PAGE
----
For the French however, Jacques Cartier planted a cross in the Gaspé Peninsula in 1534 and claimed the land in the name of Francis I establishing a region called Canada the following summer.
Permanent settlement attempts by Cartier at Charlesbourg-Royal in 1541, at Sable Island in 1598 by Marquis de La Roche-Mesgouez, and at Tadoussac, Quebec in 1600 by François Gravé Du Pont had all eventually failed.
The inlets and valleys of the British Columbia Coast sheltered large, distinctive populations, such as the Haida, Kwakwaka'wakw and Nuu-chah-nulth, sustained by the region's abundant salmon and shellfish.
There are reports of contact made before the 1492 voyages of Christopher Columbus and the age of discovery between First Nations, Inuit and those from other continents.
Starting in the late 15th century, French and British expeditions explored, colonized, and fought over various places within North America in what constitutes present-day Canada.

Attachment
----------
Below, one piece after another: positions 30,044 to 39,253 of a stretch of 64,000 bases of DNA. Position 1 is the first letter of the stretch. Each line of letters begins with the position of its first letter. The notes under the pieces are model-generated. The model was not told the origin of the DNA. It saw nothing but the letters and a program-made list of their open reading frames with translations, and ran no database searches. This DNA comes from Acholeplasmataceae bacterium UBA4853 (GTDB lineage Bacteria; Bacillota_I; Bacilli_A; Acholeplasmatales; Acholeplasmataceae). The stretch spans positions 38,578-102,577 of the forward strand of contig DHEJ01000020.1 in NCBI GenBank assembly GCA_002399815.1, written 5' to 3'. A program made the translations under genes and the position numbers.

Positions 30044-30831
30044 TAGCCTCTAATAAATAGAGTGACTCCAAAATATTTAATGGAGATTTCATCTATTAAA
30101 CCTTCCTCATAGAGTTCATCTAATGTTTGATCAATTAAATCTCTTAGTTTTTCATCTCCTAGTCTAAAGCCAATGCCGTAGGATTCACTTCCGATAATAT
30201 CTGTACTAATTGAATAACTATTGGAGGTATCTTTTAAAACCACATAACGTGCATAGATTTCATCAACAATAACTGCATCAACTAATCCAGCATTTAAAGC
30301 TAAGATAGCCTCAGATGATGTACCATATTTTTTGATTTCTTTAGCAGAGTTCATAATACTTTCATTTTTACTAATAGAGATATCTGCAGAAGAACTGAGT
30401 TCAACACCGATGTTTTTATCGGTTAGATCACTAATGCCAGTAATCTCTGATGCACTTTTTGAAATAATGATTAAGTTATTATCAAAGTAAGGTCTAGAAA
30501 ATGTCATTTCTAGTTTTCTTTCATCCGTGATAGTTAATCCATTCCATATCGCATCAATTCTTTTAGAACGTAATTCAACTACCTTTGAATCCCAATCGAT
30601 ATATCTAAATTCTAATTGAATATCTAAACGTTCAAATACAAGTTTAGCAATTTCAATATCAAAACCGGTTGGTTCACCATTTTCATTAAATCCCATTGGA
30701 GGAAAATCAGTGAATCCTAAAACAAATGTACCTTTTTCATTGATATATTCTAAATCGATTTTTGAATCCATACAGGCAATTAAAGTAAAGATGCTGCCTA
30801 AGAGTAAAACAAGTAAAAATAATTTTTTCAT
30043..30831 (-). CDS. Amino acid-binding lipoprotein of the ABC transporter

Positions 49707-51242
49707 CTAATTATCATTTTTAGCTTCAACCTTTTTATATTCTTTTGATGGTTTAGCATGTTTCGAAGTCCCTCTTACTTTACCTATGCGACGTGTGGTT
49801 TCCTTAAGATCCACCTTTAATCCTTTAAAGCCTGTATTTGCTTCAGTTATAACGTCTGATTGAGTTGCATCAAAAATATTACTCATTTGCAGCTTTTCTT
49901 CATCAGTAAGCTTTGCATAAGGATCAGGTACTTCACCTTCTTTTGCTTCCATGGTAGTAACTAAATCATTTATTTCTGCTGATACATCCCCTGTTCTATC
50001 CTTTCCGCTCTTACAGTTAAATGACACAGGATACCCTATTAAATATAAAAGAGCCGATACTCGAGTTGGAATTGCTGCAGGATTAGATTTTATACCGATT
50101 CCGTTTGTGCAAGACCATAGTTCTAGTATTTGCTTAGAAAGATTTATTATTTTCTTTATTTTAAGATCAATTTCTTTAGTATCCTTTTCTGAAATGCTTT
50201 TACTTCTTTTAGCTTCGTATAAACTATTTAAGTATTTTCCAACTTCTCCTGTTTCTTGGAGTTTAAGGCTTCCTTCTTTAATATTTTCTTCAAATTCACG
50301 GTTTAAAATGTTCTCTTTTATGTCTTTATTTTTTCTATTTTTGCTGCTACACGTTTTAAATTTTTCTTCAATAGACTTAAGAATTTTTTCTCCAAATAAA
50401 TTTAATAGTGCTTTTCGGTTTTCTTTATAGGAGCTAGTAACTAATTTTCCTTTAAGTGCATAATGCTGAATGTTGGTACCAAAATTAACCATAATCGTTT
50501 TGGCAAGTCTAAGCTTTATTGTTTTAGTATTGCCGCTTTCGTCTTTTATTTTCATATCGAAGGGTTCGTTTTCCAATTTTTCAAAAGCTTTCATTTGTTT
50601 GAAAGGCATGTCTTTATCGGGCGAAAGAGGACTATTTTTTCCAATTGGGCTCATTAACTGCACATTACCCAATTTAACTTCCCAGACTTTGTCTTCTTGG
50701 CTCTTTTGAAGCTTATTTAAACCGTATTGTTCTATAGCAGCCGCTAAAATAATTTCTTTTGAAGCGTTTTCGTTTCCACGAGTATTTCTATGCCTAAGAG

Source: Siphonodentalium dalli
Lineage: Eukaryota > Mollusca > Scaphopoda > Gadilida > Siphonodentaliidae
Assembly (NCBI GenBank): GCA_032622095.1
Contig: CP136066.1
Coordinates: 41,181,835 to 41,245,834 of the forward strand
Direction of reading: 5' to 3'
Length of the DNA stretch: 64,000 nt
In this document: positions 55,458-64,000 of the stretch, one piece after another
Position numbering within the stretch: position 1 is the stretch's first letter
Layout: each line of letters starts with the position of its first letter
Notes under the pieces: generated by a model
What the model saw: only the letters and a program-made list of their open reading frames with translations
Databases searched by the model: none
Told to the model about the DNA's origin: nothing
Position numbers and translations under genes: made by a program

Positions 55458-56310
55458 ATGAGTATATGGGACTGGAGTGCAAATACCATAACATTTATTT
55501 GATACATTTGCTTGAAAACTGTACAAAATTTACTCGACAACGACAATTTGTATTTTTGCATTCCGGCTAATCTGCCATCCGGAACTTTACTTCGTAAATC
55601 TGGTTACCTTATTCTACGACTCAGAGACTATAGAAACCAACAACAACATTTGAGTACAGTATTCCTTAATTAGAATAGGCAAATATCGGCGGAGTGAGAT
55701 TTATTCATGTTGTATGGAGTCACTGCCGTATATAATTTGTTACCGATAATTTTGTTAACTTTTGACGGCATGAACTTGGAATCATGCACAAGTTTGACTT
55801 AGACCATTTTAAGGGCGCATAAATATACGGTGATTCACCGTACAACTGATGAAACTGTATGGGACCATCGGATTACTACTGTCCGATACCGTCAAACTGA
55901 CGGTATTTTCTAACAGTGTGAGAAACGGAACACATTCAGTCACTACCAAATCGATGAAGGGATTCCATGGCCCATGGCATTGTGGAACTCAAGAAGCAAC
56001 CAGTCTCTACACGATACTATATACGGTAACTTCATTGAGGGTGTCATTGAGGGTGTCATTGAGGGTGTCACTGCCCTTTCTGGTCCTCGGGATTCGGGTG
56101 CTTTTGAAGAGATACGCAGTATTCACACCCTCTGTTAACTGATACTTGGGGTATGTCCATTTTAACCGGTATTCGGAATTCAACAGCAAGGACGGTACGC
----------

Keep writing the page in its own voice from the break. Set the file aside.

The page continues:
After 1497 Cabot and his son Sebastian Cabot continued to make other voyages to find the Northwest Passage, and other explorers continued to sail out of England to the New World, although the details of these voyages are not well recorded.
João Álvares Fagundes and Pêro de Barcelos established fishing outposts in Newfoundland and Nova Scotia around 1521 CE; however, these were later abandoned, with the Portuguese colonizers focusing their efforts on South America.
Although responsible government had existed in Canada since 1848, Britain continued to set its foreign and defence policies until the end of the First World War.
The passing of the Statute of Westminster in 1931 recognized that Canada had become co-equal with the United Kingdom.